(49 Total References)
LIonheart's work at Donaldson Correctional Facility, Bessemer, AL |
The psychologist, Dr. Ron Cavanaugh, told Troy that the only way the inmates could get a room in the prison designated for a group was to conduct a formal course of study that was pre-approved by the AL DOC.
Over the next four years, with support and encouragement from the Lionheart Foundation as well as Donaldson psychologist, Dr. Cavanaugh, Troy's study group grew into a large pool of several hundred inmates who participated in the Houses of Healing program and were meditating on a regular basis.
Since its introduction, The Lionheart Foundation
has donated more than 1500 copies of Houses of Healing to state prisons in AL. (Hundreds more have been donated to county and federal prisons within the state.) Because of the close working relationship that Lionheart
developed with Dr. Cavanaugh
and because the Houses of Healing Program was so integrated into Donaldson, Lionheart has donated 525+ copies of Houses of Healing to this one facility.
Prior to the Vipassana retreat, Lionheart
had donated 400+ copies to Donaldson.
agreed to conduct a similar battery of tests with inmates at Donaldson.
In June 2000, Jenny and Robin went to Donaldson to meet with Dr. Cavanaugh
and observe the inmate facilitation of Houses of Healing courses.
The training was underwritten by The Lionheart Foundation and sponsored by the AL DOC under the direction of Dr. Cavanaugh who had, by then, been promoted to the position of Director of Treatment for the entire state prison system.
Sixty+ (60) corrections professionals representing seven (7) AL state prisons and six (6) AL work release facilities attended the training that was held in Montgomery.
By the time the Vipassana retreat was introduced to Dr. Cavanaugh
and the Commissioner of the AL DOC
, hundreds of men within Donaldson had participated in the Houses of Healing program.
The Dhamma Brothers: The Film Director's Statement
- Dr. Ron Cavanaugh, the Director of Treatment for the Alabama DOC
When the prison psychologist, Dr. Ron Cavanaugh, invited me to visit and to interview some of the meditating prisoners, I packed my tape recorder and flew down.
That visit and the stories that I heard while there set my course over the next ten years.
Soon after that first trip to Alabama, I became aware of a meditation practice, Vipassana
, which is taught in centers around the world and contains the elements that I had always thought were most needed in an effective prison program: the opportunity and techniques for significant introspection in a safe and supported environment.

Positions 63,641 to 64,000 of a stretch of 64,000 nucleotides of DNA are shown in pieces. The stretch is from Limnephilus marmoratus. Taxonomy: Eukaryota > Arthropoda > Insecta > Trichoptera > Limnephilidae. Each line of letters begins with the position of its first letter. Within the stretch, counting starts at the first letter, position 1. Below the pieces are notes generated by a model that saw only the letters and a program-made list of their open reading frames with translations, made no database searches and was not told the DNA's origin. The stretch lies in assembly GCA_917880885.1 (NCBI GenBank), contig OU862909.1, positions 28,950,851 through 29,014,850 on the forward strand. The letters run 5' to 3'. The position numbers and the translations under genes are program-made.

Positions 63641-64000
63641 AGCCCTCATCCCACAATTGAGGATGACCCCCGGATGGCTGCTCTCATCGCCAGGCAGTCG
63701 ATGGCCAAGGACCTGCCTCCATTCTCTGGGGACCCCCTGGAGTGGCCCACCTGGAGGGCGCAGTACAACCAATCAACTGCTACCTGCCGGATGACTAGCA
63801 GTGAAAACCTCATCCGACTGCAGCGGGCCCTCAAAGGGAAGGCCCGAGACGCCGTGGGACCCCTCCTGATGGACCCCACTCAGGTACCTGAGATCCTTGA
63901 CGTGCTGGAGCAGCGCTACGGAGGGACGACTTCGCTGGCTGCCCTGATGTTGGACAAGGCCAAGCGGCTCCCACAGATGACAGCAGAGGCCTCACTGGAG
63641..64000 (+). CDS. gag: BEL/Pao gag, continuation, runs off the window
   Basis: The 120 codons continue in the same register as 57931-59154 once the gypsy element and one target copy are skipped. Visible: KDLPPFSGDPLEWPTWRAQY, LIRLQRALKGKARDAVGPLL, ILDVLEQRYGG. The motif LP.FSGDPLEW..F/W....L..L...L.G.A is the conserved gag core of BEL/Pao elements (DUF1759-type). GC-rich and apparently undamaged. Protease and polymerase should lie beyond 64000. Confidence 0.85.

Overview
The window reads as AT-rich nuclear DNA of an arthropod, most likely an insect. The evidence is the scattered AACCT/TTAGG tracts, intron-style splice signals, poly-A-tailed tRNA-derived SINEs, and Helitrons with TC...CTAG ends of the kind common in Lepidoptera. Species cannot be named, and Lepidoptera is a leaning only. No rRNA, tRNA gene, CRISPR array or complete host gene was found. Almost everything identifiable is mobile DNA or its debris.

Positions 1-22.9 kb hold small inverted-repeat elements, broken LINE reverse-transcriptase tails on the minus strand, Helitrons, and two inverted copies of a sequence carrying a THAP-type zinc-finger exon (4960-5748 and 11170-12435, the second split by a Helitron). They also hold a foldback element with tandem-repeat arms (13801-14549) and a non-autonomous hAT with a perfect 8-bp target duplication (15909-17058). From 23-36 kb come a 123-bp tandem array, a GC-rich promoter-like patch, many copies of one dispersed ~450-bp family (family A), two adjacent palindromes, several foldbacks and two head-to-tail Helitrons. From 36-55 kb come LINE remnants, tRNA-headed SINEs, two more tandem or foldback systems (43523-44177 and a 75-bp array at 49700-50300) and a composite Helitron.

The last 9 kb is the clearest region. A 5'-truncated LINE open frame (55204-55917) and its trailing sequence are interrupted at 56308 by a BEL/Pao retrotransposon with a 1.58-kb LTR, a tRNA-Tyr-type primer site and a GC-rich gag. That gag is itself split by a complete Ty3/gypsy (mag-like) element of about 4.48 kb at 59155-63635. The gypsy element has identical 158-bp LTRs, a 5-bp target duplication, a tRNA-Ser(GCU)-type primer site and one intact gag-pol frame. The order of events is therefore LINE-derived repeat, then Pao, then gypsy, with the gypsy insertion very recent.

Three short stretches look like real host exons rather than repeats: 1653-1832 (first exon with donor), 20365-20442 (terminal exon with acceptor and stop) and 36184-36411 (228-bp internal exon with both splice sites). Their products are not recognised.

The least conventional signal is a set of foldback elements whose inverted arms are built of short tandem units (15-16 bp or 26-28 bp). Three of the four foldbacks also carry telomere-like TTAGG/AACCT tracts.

With collaboration among Ron Cavanaugh
, the Alabama Department of Corrections
, The Lionheart Foundation
, and the Vipassana center in Shelburne Falls, Massachusetts, a Vipassana program was first brought into this Alabama prison in 2002.
National Coalition of STD Directors
According to Ronald Cavanaugh, director of treatment for the Alabama Department of Corrections, it will be the first time state prisons will offer HCV treatment and have a protocol for prevention and education.
has seen national estimates as high as 40 percent for the rate of HCV-infected prisoners.
estimated a couple hundred prisoners initially may be identified.
About 380 state inmates have completed ...
About 380 state inmates have completed a Vipassana course, said Dr. Ronald Cavanaugh, who brought the program to Donaldson while working there and is now treatment director for the Alabama Department of Corrections.
It took him three years to convince administrators to allow the program and to find the space for it.
A Department of Corrections study of about 100 inmates who completed the program and were still in custody in late 2007 found they had 20 percent fewer disciplinary actions after the course, Cavanaugh
"The goal of Vipassana
is to change one's relationship to thoughts instead of changing the content of the thoughts," said Cavanaugh
Baptists far outnumber Buddhists in Alabama, and state corrections officials deserve credit for their willingness to try the program, said Jenny Phillips, a Massachusetts psychotherapist who introduced Cavanaugh to Vipassana meditation.
Dr. Ron Cavanaugh, treatment ...
Dr. Ron Cavanaugh, treatment director for the Alabama Department of Corrections, says many inmates put their defenses up, denying responsibility for their crimes and blaming others.
But the meditation practice, he says, chips away at those defense mechanisms.
"They have nobody to talk to," Cavanaugh
"So there's nobody that they can deny stuff with or project everything with."
says inmates who go through the course have a 20 percent reduction in disciplinary action.